Amputation Leads to Safety Fines

Friday, May 1, 2015 @ 05:05 PM gHale

A 23-year-old worker at a metal stamping company lost three fingers on his right hand after they ended up crushed in a power press in January and his company, Wellington Stamping is facing $49,000 in fines, said officials at the Occupational Safety and Health Administration (OSHA).

OSHA inspectors said the incident did not have to happen as they found the company did not train the worker on safely operating the mechanical press, which also lacked adequate safety mechanisms.

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Their investigation of the incident, in which the man suffered the loss of his right pointer, middle and ring fingers while clearing a machine jam, produced seven violations for Wellington Stamping.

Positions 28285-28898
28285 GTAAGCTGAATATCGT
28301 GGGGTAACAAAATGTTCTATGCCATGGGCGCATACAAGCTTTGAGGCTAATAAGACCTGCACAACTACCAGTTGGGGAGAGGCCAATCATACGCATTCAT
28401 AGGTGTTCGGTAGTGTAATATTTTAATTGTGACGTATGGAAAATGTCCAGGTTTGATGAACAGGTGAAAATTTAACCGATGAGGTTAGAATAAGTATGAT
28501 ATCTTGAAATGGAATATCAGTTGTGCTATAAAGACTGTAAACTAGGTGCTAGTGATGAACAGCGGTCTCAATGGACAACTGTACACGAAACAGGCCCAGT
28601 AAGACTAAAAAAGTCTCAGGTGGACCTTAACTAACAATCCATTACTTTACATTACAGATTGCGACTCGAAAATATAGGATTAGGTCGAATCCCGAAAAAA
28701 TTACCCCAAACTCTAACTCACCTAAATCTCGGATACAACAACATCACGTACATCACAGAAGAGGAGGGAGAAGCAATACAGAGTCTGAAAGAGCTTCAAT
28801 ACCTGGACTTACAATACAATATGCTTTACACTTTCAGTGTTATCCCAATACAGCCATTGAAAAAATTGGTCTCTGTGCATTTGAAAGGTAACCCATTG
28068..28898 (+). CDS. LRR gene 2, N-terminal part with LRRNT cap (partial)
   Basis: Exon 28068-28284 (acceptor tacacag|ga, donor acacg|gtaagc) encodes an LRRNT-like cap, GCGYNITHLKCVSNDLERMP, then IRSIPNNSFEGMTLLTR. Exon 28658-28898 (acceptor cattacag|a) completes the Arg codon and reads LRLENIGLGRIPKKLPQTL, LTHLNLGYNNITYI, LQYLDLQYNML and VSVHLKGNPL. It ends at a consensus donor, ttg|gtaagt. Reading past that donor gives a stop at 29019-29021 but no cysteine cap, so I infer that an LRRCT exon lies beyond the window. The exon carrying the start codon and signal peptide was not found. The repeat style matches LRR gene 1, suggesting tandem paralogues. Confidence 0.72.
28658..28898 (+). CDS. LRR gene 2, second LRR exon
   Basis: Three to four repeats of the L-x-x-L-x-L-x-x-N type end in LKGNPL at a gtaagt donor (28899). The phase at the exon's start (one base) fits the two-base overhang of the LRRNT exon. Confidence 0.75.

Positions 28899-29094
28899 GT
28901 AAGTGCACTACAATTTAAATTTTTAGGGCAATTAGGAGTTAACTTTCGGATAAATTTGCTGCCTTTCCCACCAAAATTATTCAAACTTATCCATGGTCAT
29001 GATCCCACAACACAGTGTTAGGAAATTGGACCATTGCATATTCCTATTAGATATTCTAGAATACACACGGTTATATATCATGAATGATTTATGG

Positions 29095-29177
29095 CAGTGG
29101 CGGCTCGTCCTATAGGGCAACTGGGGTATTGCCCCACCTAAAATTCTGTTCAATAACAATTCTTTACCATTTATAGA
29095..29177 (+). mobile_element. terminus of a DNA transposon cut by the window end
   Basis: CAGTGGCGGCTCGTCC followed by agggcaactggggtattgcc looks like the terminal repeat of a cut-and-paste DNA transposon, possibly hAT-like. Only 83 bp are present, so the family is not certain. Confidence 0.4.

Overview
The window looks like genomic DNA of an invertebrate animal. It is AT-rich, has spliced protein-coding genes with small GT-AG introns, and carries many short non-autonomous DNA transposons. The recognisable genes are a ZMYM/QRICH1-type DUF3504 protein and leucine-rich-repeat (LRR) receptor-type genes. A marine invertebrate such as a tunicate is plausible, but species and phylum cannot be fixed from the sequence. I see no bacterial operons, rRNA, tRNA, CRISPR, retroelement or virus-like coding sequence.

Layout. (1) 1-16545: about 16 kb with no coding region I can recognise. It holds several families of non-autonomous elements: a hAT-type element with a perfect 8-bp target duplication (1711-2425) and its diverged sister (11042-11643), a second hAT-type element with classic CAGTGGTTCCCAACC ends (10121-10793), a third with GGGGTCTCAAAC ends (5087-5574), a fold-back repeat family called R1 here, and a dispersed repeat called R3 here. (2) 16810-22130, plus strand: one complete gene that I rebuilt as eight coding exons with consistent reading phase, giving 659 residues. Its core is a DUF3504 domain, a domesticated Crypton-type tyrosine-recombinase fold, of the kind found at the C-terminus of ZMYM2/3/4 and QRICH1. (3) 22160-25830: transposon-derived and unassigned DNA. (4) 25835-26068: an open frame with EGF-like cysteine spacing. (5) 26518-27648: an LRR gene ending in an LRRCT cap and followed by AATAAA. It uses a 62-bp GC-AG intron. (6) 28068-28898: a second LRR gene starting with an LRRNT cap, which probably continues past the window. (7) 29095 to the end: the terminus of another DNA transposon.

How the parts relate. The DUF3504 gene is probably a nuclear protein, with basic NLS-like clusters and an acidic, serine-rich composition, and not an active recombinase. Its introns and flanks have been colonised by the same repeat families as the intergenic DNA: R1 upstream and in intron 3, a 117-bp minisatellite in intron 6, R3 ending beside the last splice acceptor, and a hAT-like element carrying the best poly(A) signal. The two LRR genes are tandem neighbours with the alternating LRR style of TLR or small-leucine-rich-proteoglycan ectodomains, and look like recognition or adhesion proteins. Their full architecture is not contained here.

“Our investigation found this young man’s serious injuries could have been prevented if his employer had complied with OSHA safety standards. The company must correct these discrepancies,” said Kimberly Nelson, OSHA’s area director in Toledo.

OSHA investigators found Wellington Stamping failed to train workers in energy control procedures, such as powering off and affixing locking devices. Doing so prevents the machine from turning on unexpectedly and causing a dangerous amputation hazard.

In total, seven serious citations ended up issued. An OSHA violation is serious if death or serious physical harm could result from a hazard an employer knew or should have known exists.

The incident ended up reported to OSHA by Shiloh Industries Inc., operator of Wellington Stamping, under new self-reporting requirements that went into effect Jan. 1. Those requirements mandate that employers must report amputation injuries within 24 hours.

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